Using misoprostol prophylaxis as an example, many of the methods employed in economic analyses that incorporate mathematical models were described. These included: decision analysis, cost effectiveness analysis (including incremental cost effectiveness analysis), one-way, multi-way, and probabilistic sensitivity analysis, and the estimation of quality adjusted life years for use in cost utility analysis. In the case of misoprostol prophylaxis, the cost effectiveness analysis demonstrated that, compared to the no prophylaxis alternative, prophylaxis cost an extra $650, on average, for every additional ulcer prevented, and was potentially cost saving for some high risk groups. The cost utility analysis demonstrated that prophylaxis resulted (on average) in modest additional costs and no additional quality of life benefits. Sensitivity analysis demonstrated that, at worst, prophylaxis reduced qualify of life; at best, the incremental cost effectiveness ratio was $9333 for each quality adjusted life-year gained by prophylaxis compared to no prophylaxis. The results of the cost utility analysis also showed that prophylaxis may be cost saving in high risk groups, confirming the results of the cost effectiveness analysis. Finally, and perhaps most importantly, this analysis illustrated the importance of incorporating measures of health related quality of life into economic evaluation.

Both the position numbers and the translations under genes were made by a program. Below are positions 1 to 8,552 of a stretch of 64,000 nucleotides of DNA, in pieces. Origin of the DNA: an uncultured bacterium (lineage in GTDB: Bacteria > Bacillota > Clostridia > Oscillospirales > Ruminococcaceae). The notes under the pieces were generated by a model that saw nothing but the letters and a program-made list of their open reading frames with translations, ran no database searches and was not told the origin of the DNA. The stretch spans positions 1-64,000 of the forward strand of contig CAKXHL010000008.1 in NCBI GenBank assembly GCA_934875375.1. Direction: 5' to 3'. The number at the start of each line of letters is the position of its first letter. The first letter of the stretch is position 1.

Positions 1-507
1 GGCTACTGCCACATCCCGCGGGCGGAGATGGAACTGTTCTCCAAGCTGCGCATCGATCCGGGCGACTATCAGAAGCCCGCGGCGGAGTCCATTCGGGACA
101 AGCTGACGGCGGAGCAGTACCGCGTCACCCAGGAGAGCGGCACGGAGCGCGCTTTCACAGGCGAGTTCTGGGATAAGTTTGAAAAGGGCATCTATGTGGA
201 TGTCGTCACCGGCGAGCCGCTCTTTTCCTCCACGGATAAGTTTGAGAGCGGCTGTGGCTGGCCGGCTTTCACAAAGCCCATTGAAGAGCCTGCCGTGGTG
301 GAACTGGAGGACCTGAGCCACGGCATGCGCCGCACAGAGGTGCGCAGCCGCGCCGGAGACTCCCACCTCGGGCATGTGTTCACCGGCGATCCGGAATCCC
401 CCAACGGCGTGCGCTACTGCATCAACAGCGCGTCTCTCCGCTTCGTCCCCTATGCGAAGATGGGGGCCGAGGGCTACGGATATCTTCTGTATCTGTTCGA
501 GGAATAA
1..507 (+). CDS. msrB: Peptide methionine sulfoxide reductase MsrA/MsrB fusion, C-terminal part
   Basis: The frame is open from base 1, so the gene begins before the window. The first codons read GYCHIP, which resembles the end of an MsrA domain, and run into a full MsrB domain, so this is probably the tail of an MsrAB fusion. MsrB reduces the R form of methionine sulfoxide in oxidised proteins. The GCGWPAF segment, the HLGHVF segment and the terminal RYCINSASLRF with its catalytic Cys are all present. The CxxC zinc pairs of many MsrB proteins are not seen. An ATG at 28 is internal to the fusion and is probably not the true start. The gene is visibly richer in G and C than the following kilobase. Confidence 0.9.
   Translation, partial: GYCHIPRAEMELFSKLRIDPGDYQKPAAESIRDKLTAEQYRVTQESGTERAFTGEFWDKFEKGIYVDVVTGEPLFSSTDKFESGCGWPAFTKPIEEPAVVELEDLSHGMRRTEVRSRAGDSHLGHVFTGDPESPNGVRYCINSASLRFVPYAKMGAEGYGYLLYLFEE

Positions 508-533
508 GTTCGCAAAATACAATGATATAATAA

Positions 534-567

|Original language||English (US)|
|Number of pages||3|
|Journal||Journal of Rheumatology|
|State||Published - Jul 10 1995|
ASJC Scopus subject areas
- Immunology and Allergy